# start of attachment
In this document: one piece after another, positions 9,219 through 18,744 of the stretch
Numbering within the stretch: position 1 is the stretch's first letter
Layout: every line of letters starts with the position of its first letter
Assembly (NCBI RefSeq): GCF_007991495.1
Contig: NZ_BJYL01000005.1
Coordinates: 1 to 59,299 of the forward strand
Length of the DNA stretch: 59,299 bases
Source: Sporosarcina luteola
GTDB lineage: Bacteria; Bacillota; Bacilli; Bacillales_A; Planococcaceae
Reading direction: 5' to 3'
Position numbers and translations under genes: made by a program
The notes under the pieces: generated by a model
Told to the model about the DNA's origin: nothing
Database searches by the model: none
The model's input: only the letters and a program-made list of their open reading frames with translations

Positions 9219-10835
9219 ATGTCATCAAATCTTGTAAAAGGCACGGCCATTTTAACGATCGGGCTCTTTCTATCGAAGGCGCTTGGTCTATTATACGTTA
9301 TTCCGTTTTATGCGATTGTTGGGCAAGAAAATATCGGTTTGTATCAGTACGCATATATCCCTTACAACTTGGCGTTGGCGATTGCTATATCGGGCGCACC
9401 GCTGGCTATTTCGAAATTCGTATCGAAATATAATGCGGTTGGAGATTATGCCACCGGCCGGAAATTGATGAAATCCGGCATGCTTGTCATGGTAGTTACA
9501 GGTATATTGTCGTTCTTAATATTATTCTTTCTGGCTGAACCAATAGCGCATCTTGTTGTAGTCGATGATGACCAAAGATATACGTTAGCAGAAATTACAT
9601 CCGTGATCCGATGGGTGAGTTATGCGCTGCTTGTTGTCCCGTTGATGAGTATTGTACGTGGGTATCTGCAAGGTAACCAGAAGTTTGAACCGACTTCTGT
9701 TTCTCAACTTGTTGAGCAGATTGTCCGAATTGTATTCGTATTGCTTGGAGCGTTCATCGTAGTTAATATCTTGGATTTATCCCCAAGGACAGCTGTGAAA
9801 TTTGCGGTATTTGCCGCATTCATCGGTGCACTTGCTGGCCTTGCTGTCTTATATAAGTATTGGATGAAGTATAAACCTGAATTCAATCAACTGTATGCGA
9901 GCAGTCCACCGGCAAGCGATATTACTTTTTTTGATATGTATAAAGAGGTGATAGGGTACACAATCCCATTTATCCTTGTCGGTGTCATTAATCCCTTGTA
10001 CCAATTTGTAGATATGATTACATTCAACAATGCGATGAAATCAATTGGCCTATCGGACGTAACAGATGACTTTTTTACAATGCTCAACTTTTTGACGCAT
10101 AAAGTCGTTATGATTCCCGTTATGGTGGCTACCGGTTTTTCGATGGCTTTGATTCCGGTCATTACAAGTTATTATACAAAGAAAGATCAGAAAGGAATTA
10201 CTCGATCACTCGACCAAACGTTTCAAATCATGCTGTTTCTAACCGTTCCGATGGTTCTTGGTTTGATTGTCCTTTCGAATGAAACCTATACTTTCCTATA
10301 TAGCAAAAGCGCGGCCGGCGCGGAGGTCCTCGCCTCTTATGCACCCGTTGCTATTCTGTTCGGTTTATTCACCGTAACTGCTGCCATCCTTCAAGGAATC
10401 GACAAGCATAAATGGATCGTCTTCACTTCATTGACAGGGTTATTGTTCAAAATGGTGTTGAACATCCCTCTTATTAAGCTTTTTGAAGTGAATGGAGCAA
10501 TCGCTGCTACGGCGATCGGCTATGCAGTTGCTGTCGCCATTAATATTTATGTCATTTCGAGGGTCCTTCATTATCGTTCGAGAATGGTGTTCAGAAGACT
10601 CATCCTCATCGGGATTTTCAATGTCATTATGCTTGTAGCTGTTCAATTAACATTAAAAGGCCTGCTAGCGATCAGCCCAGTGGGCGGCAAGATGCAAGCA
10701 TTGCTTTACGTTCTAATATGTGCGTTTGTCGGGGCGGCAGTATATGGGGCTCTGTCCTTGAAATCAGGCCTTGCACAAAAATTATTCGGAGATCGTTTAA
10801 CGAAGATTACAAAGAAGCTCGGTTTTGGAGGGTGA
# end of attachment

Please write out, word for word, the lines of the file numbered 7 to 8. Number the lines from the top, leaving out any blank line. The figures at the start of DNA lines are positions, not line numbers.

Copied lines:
Length of the DNA stretch: 59,299 bases
Source: Sporosarcina luteola